RPG, short for Restaurant, Pub, and Games, in Downtown Lawrence offers more then 1,000 board games, delicious food with locally sourced ingredients, and a fully-stocked bar where creative cocktails are stirred up and a variety of beers are on tap. Their website touts it as a community within a community – a place where all feel welcomed, accepted, and comfortable. Our kind of place!

The vision of two couples, Betsy and Matt, and Nate and Meghan was brought to reality in 2019. Less than a year in, they creatively adapted to continue serving and bringing joy to the community throughout the pandemic. We had the opportunity to catch up with the women behind RPG: Betsy Pool (Co-Owner and VP of Board Games), Meghan Morsches (Co-Owner and VP of Aesthetics), and Birdie Albrecht (General Manager). Read on to learn how they’ve adapted, what it’s like being a woman in the industry, and the ways in which RPG serves the community beyond good food and fun.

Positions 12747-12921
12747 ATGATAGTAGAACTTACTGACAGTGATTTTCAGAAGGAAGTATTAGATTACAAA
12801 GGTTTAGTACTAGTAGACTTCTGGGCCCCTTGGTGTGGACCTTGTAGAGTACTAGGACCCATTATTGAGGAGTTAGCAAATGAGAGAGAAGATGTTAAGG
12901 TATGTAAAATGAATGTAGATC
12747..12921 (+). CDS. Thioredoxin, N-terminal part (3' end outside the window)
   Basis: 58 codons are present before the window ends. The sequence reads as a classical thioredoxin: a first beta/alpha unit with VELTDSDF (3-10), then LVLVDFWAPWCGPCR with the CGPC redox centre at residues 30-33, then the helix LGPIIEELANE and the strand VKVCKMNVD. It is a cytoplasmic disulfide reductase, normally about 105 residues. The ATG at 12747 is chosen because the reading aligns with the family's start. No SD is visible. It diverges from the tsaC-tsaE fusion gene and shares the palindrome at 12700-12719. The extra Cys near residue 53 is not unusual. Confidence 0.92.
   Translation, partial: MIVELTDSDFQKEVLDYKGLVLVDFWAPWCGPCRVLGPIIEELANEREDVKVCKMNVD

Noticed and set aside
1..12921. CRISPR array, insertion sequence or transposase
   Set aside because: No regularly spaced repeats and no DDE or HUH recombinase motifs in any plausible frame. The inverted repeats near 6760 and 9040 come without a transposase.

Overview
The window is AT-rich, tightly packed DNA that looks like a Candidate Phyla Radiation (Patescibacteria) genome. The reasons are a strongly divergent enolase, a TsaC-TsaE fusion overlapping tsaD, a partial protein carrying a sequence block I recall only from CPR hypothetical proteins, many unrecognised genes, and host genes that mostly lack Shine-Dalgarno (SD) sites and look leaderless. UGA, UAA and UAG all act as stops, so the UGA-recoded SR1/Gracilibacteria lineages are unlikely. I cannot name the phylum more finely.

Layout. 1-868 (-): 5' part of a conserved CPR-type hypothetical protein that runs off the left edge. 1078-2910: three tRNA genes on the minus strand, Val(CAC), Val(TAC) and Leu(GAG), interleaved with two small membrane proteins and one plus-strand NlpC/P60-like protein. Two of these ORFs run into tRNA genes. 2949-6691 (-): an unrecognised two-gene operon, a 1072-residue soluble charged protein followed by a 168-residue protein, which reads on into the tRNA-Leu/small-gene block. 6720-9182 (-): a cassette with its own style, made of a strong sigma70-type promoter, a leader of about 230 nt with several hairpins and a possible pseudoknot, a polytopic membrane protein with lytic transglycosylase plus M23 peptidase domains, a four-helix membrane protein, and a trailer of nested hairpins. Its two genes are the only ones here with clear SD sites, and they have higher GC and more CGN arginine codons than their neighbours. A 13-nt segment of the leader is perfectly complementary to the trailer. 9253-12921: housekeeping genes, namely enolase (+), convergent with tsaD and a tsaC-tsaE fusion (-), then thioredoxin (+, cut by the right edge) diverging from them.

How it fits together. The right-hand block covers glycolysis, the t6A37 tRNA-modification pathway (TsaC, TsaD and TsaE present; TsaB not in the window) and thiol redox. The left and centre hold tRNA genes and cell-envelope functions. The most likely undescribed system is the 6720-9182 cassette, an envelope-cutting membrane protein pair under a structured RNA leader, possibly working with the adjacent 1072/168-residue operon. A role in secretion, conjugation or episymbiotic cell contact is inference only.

Q1: What have you done to adapt to COVID-19?

Meghan – We wanted to make sure our staff was taken care of during these uncertain times, so we made the decision to pay our staff a minimum of $15 an hour and implement a 15% hospitality fee. That means that our staff could trust in a reliable income without being reliant on tips. I also built an outdoor dining space that provided 30 additional seats while maintaining distancing and providing a unique dining experience.